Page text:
Oil Price Surge Puts Major Pressure on Inflation

Ever since central banks began hiking rates at a record pace to combat record inflation caused by the 2020 lockdowns, all we have heard is how inflation is now under control and that the head of these central banks (mainly the Federal Reserve and Jerome Powell) are confident that inflation will return to manageable levels.  However, as we have pointed out in previous newsletters – inflation often does not surge upward, only to dissipate and return to normal.   In reality, inflation often moves in waves of three, with each new wave presenting higher inflation than the previous wave, this being confirmed by data from both the 1930-40s, as well as the 1970-80s that was presented in our newsletter a couple months back.  That said, with the first wave of inflation seen between 2020-2022 setting 40-year records dating back to the 1970-80s, it is safe to predict that the second and third waves of inflation heading our way will blow away inflation numbers seen by Western countries in the past.

One major indicator that the second wave of inflation may be approaching quickly is the price of oil due to that contributing to the overall price of energy within the Consumer Price Index (CPI) calculation used to measure inflation.  Take a look at the two pictures below, the first highlighting how the waves of inflation can be seen through the price of oil, with the second highlighting the SURGE in oil prices we saw during the first wave of inflation between 2020-2022 alone.



Looking at the first picture closely, you can see that oil surged during the first wave of inflation, only to begin pulling back as it prepared for the second wave of inflation to approach.  One thing that is important to highlight, is even though we saw a pullback in oil price, similar to inflation slowly coming down, it never returned to the price pre first wave, meaning even though inflation came down, citizens still had to become accustomed to higher prices than we ever saw before 2020.

Now turning our attention to the sheer gains oil made during the first wave of inflation in the second picture, you can see that oil played a MAJOR role in inflation reaching 40-year record highs appreciating to the tune of 347.65% between 2020-2022.  Also, when looking at the period after oil began to pull back in price, it appears to be preparing for another monumental run, which will force inflation even higher during the second wave.  In the picture below, you can see what oil has been doing the last 3 months, during a period the public is being told inflation numbers are under control:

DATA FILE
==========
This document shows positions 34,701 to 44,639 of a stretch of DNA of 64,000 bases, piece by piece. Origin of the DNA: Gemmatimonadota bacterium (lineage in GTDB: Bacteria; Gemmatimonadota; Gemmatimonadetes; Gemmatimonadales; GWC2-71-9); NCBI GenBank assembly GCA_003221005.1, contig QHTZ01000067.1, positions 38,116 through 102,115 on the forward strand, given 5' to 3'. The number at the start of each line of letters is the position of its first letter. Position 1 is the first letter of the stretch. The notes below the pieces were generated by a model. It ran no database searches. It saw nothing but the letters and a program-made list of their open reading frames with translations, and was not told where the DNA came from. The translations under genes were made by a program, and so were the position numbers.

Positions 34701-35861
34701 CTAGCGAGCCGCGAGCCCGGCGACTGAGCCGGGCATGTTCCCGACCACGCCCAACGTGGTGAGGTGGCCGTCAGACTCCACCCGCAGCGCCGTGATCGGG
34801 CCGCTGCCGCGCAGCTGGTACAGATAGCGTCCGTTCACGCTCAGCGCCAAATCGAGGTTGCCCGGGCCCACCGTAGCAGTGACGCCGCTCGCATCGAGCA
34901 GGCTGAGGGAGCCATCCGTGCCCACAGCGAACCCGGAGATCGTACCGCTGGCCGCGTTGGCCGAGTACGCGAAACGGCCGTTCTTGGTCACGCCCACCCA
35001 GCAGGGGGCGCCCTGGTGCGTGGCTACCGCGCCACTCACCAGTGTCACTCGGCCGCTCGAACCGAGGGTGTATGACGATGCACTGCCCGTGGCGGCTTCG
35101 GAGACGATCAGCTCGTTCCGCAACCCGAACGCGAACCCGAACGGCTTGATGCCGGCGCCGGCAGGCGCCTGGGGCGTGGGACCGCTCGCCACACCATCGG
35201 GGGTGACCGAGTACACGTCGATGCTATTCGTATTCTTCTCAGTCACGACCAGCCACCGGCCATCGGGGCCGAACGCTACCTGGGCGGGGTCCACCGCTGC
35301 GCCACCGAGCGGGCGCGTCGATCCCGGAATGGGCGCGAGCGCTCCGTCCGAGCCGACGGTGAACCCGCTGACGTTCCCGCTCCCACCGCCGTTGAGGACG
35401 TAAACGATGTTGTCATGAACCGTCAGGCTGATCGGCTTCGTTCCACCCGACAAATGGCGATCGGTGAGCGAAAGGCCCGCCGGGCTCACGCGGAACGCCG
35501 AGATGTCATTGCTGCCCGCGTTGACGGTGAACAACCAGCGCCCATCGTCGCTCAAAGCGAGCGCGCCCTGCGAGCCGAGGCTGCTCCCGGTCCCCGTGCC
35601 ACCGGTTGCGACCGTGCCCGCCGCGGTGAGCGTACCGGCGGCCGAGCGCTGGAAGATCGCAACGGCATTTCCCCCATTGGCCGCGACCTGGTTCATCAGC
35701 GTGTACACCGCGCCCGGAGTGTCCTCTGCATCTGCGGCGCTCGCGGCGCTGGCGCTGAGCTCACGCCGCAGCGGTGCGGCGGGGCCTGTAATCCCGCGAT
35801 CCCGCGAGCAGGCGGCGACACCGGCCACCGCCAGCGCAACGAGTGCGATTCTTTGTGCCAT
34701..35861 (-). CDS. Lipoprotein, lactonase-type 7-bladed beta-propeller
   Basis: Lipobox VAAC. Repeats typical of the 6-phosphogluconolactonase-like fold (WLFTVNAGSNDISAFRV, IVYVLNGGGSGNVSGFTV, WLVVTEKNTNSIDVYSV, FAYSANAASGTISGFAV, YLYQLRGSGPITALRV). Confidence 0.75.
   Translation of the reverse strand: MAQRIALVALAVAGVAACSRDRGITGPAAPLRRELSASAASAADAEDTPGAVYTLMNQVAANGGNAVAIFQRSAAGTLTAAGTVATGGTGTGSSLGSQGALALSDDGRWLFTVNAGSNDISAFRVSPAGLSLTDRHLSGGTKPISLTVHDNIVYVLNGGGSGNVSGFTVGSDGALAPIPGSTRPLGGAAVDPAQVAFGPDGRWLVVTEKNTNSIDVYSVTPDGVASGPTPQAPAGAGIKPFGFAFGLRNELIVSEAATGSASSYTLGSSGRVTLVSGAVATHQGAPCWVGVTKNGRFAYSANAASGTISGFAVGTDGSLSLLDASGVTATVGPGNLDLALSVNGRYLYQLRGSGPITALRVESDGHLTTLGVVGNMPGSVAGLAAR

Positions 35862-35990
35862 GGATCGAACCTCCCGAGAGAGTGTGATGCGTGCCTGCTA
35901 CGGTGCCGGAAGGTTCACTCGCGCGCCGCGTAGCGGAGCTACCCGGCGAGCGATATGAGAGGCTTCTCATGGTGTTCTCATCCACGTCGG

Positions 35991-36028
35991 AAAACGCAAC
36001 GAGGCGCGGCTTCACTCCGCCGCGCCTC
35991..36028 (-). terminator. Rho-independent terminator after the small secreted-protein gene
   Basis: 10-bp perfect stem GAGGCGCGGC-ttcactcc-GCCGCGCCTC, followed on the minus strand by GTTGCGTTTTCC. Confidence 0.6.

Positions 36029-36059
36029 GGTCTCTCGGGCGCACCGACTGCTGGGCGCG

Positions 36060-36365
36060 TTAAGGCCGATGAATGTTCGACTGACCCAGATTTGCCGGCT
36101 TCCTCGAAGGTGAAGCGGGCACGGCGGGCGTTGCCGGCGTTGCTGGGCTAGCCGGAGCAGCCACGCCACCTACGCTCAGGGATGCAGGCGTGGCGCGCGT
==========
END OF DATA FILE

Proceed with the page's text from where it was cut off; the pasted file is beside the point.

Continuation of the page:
After pulling back for a little over a year, oil now seems to be waking back up, posting a price increase of 27.70% in the last 3 months, again, during a time when inflation is supposed to be coming down according to central banks.

When turning our attention to gold and silver, while there is not a direct correlation between the price of oil and precious metals, one thing that we can be certain of, is that the price of oil contributes to overall inflation, while gold and silver react to inflation rates, so while not directly connected, oil can without a doubt indicate the future direction of gold and silver after a period of lag.  This lag is because historically, gold and silver do not react immediately to high inflation, rather they wait to confirm it has become entrenched, and once they have, they begin to account for the loss in purchasing power seen in national fiat currencies, which is another way of saying rapid currency creation leading to high inflation.

Looking over the past 5 years, according to the Bank of Canada we have seen a loss in purchasing power of 17.72%, meaning $100 of groceries in 2018, now cost $117.72 on average, and while many would argue that number is far too low as we have seen prices of everyday goods skyrocket, silver and gold over that same period have more than made up for that loss of value in the Canadian Dollar.  Emphasizing the importance of becoming your own bank and holding your savings in physical gold and silver, rather than holding Canadian Dollars over the long-term.  This is because you can guarantee that the Bank of Canada will always print more Canadian Dollars each year, also guaranteeing that you will continue to lose value in savings held in paper cash or digital dollars in your bank account.  When looking at the two pictures below, you can see that even if the 17.72% loss of purchasing power over the last 5 years is understated, gold and silver have more than protected those that have been holding these metals.

Since 2018, gold has gone up $710.95 USD representing an increase of 59.20%, while silver has increased in price $8.37 USD representing a similar increase of 57.66%, both well over the 17.72% loss in purchasing power seen in the Canadian Dollar.  To add to this, between 2020-22 during the first wave of inflation, gold appreciated 22.96%, where as silver appreciated a whopping 77.58%.  Since then silver has taken a slight dip, and gold has continued on a steady climb, this is because silver is a far more volatile metal due to being heavily used as an industrial commodity.  However, what this also shows is that when inflation really begins to rise, due to silver’s volatility, it often well out paces the gains seen in gold, which will likely be true once the second wave of inflation begins to rear its’ ugly head.

If you also see the writing on the wall regarding a second wave of inflation approaching, which if history is correct, will be far worse than the first wave we saw between 2020-2022, there is no time to wait when protecting the wealth you have rightfully earned.  As you saw above, when gold and silver decide to move, they move QUICK, meaning the time to secure these precious assets is when prices have pulled back as they have over the last year.

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